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The Estes Park Museum
“History is not what you thought. It is what you can remember, ” observed Messrs. Sellers and Yeatman in 1066 and All That. “All other history defeats itself.”
Richard Shenkman in his new book, Legends, Lies & Cherished Myths of World History notes that “…in many cases history is written by the victors and is filtered through the prism of their prejudices.” So it is that we still believe the Spanish Inquisition, for example, was one of the lowest, meanest, most reprehensible forms of injustice in human history because, says Shenkman, English Protestants wrote the history books. The Inquisition did kill quite a few folks: some 25,000 in a little more than three centuries. But during the same period the Protestants killed several hundred thousand as witches. We don’t hear much about that.
I have been thinking about history lately, not only because I’ve been to a couple of board meetings at the Estes Park Area Historical Museum, but because in January I spent two weeks prowling the museums, galleries, archives, monuments and historic sites in and around Washington, D.C.
As a result, I have a new respect for accurate recording and preservation, and the keeping of what some people might call junk. You have some of it around: things that belonged to parents or grandparents that reflect life in the mountains many years ago. Others might call it junk, but you correctly regard it as a link to the past and a lesson for the future you hope to pass on to someone who will care. I saw quite a bit of that sort of thing in Washington.
The Estes Park Museum has, in its newly renovated museum, a theme illustrated by a picture you’ll see as soon as you enter the building. It’s a picture of a family having a picnic beside what appears to be a 1915 Buick, next to a river presumed to be the Big Thompson. The part I like best is the straw hat, a skimmer, perched on one post of the windshield. That speaks to me of the spirit of that time and the connections between the leisure and the mobility that made Estes Park and Allenspark, and many other distant and difficult destinations, possible.
Some of my earliest memories of this area are connected to picnics and the cars that made them possible: the ‘47 Dodge, the ‘51 Buick Special. We often went to Wild Basin. About a mile upstream from Copeland Lake there is a big rock sticking into the stream that was ideal. About halfway up the Fall River Road there’s a rock outcropping some twenty feet above the stream, perfect for a picnic.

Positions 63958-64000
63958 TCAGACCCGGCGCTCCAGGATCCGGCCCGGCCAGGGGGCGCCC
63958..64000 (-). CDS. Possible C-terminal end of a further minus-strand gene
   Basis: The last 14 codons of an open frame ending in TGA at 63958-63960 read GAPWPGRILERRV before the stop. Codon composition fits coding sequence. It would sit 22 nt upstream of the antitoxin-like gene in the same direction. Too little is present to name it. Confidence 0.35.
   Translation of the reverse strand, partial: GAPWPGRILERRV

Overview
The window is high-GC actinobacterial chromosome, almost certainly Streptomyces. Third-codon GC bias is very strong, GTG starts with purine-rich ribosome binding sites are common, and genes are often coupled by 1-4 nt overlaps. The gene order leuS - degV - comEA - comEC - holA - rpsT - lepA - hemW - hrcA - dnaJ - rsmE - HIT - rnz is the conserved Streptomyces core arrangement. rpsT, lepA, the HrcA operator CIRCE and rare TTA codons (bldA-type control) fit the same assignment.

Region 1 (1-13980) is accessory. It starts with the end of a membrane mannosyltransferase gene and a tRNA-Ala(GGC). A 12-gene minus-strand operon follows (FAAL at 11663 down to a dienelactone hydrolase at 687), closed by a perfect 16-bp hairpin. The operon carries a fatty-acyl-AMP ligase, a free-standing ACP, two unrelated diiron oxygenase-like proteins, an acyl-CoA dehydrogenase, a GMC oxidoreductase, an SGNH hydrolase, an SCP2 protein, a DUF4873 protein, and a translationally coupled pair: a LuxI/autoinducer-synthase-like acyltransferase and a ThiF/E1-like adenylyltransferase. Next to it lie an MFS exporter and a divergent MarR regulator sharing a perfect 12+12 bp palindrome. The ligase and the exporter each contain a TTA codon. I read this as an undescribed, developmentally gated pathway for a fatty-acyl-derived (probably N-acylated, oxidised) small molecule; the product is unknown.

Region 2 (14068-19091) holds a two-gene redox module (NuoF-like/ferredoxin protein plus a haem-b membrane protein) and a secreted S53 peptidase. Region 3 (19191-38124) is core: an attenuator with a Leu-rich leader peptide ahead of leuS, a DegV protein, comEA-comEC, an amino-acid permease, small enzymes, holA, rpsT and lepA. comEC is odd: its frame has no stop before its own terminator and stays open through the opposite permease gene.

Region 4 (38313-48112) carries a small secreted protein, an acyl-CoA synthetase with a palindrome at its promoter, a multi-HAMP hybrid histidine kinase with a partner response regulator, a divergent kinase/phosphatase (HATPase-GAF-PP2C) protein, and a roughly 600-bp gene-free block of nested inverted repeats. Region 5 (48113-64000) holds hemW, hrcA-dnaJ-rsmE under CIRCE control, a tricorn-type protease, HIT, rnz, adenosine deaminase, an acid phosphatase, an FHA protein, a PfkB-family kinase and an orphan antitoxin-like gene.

For many years we went to Bear Lake, until it became so crowded and noisy we had to move on. In the late ‘40s and ‘50s we went once a year with Joe and Ann Mann to a picnic spot about two miles above timberline on Trail Ridge Road. Joe and my father put together some rocks to form a platform for a grill we took along, and we hiked about a quarter mile up in the tundra, hauling food and wine and wood for a fire, and stayed until we ran out of wood, telling stories and singing until the chill drove us away. Dad lost a nice Ronson cigarette lighter up there. He looked for it for years. It’s probably still there. A picnic like that is against the law now, probably rightly so. We were careful about the tundra, but many weren’t.
For about ten years in the ‘50s and ‘60s we went to Central City to the opera. We found an old mine about a mile above the Glory Hole mine and we ate fried chicken and curried deviled eggs (we didn’t worry about cholesterol in those days), drank whiskey sours and threw our chicken bones down the mine shaft. We left the place as we found it, and returned year after year. A few years ago we went back, to find the whole area trashed, garbage everywhere, the buildings vandalized.
We still go to Fall River every year, but now we often have to share the picnic spot and last year there was a couple in a tent nearby. Still, to us it’s an important ritual, and we honor it.
I look at the picture of the family having a picnic, able to drink the water from the stream, not in a picnic area, but at just a spot by the side of the road, and I think I begin to understand; even though we can never live that bucolic scene again, it’s still important to make it memorable, because that’s what history is, and it is what museums can do.
To do that, our museum needs our help, not just in preserving artifacts, but by supporting what it does, with our time and our money. It won’t take much of either to make sure that our children and their children can make those important connections between the past and the future.
© 1985 – 2003, David E. Steiner
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